Though gay creativity permeates all of Carnival, the most visual manifestation is the, so-called, gay Carnival balls. In recent years, some of the krewes have moved back to their old haunt, the St. Bernard Civic Auditorium, which has recovered from Katrina devastation. No one does it with more grandeur, and feathers, than these groups.
Self-described as the “Grande Dame” of gay Mardi Gras, this krewe celebrates its 49th anniversary this year. Much of what was to follow was shaped and influenced by the earlier group.
St. Charles Avenue during a parade
With the canopy of oaks, the wide median and the charm of the surroundings there is no better place in the world for watching a Mardi Gras parade. Snared beads dangling from the trees throughout the year provide testimony that this is the favored route of Carnival’s march.
If Ever I Cease to Love
What began as a 19th century burlesque song has been modified into marches, waltzes, jazz and more and the lyrics have taken on new meanings, yet Carnival’s anthem works both as something that is easy to dance to or to accompany a royal march. Is there a batter Carnival song? If, so may the grand duke Alexis ride a buffalo through Texas.
Purple, Green and Gold
Initially devised by Rex from the laws of heraldry the colors are a perfect blend that is both royal and celebratory. Plus no other sovereign has the same tri-colors.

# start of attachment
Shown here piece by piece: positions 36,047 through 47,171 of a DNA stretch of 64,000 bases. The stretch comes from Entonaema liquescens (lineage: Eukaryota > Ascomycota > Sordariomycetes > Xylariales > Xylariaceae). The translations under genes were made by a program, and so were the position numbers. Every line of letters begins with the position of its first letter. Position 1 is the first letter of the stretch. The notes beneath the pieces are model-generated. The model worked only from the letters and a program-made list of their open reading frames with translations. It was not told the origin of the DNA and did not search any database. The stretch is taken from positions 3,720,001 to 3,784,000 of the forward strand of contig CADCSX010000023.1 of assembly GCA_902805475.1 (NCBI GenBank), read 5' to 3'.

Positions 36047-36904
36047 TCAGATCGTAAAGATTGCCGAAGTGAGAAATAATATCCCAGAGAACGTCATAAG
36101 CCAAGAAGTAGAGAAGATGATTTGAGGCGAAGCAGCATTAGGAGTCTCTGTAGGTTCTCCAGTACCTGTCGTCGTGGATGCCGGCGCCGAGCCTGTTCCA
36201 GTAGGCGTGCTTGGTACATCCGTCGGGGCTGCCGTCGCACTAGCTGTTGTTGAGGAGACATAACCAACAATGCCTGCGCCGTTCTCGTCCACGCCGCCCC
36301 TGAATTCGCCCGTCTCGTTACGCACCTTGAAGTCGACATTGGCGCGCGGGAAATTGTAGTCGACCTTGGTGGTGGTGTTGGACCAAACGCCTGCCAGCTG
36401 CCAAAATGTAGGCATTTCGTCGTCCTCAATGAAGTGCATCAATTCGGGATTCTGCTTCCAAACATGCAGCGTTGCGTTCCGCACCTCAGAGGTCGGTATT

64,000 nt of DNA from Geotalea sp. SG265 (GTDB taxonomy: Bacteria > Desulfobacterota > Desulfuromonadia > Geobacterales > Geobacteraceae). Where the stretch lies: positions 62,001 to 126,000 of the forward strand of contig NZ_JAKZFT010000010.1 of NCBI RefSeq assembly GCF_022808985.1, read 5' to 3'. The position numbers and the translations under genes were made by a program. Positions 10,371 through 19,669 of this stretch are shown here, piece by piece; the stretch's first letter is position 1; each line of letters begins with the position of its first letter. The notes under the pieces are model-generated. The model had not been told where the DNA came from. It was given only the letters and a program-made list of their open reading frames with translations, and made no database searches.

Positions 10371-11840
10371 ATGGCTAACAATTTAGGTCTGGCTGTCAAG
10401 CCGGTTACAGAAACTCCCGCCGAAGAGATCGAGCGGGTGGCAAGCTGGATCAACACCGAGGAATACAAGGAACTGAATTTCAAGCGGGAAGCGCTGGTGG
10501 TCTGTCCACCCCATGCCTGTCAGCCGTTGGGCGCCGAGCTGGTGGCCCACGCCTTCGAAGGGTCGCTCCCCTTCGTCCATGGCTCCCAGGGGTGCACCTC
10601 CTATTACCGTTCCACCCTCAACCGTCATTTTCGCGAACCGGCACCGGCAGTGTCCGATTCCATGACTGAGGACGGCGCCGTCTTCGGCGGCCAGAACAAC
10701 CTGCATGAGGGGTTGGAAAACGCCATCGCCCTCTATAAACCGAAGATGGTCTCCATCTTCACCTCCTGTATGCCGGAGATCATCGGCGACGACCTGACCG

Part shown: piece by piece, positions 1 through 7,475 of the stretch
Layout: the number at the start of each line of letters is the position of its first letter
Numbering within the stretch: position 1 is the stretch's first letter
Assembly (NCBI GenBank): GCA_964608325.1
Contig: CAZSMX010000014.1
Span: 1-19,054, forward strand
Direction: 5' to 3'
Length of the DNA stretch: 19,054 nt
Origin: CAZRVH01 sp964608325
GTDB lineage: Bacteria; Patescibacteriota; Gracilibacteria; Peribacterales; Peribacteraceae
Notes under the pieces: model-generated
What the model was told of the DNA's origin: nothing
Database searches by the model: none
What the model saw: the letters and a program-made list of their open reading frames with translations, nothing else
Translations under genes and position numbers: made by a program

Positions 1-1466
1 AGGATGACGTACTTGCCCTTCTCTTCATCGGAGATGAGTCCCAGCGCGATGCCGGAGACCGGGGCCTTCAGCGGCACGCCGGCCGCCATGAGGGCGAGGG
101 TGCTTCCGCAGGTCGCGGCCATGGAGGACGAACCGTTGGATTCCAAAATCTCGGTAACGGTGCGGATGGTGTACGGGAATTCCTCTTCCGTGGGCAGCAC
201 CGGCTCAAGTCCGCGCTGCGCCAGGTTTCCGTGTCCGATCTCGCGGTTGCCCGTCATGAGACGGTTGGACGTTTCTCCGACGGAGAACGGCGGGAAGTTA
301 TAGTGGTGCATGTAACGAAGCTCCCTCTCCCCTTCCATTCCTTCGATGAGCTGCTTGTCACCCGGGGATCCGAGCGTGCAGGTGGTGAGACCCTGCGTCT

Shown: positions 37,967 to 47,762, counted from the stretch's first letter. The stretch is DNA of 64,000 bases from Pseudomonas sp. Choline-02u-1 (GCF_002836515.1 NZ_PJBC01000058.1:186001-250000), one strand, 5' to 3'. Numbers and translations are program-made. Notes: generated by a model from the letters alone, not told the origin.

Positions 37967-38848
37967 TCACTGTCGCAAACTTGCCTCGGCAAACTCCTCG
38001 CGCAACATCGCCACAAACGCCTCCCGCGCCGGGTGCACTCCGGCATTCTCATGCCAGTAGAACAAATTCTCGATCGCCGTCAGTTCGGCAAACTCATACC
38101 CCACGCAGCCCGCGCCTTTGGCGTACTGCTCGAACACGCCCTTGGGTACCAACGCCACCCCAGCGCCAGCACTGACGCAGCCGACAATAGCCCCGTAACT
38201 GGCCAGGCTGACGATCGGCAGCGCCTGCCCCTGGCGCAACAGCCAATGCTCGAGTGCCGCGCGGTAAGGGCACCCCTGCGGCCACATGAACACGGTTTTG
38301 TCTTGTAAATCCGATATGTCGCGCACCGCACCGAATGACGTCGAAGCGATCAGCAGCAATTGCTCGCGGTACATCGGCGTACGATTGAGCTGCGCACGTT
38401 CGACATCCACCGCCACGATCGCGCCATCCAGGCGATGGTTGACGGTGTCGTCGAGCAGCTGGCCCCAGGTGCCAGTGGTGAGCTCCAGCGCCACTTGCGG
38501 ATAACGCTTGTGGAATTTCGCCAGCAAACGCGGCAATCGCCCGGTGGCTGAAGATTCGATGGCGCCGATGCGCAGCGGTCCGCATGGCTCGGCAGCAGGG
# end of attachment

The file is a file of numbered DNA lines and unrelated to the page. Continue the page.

Bordeaux Street Float Den
What mystery remains there? Do the dusty remains of the former Comus, and Momus parades still stand? Is there life among the Chaos? For a Carnival to be quintessential, there must also be some mystery.
AND NOW NEW TO THE LIST
This will be the troubled 2021 Carnival’s gift to the season—House Floats. The decorated front porches (collectively known as Yardi Gras) are appearing around town. We predict the tradition will continue into the future and provide more participation for the neighborhoods, where urban celebration is needed the most.
BOOK ANNOUNCEMENT: Errol’s Laborde’s books, “New Orleans: The First 300 Years” and “Mardi Gras: Chronicles of the New Orleans Carnival” (Pelican Publishing Company, 2017 and 2013), are available at local bookstores and at book websites.
WATCH INFORMED SOURCES, FRIDAYS AT 7 P.M., REPEATED AT 9:30 A.M. SUNDAYS.WYES-TV, CH. 12.
Listen to Mardi Gras Beyond the Beads, a seasonal podcast covering the ins and outs of the Carnival season: MyNewOrleans.com/beyondthebeads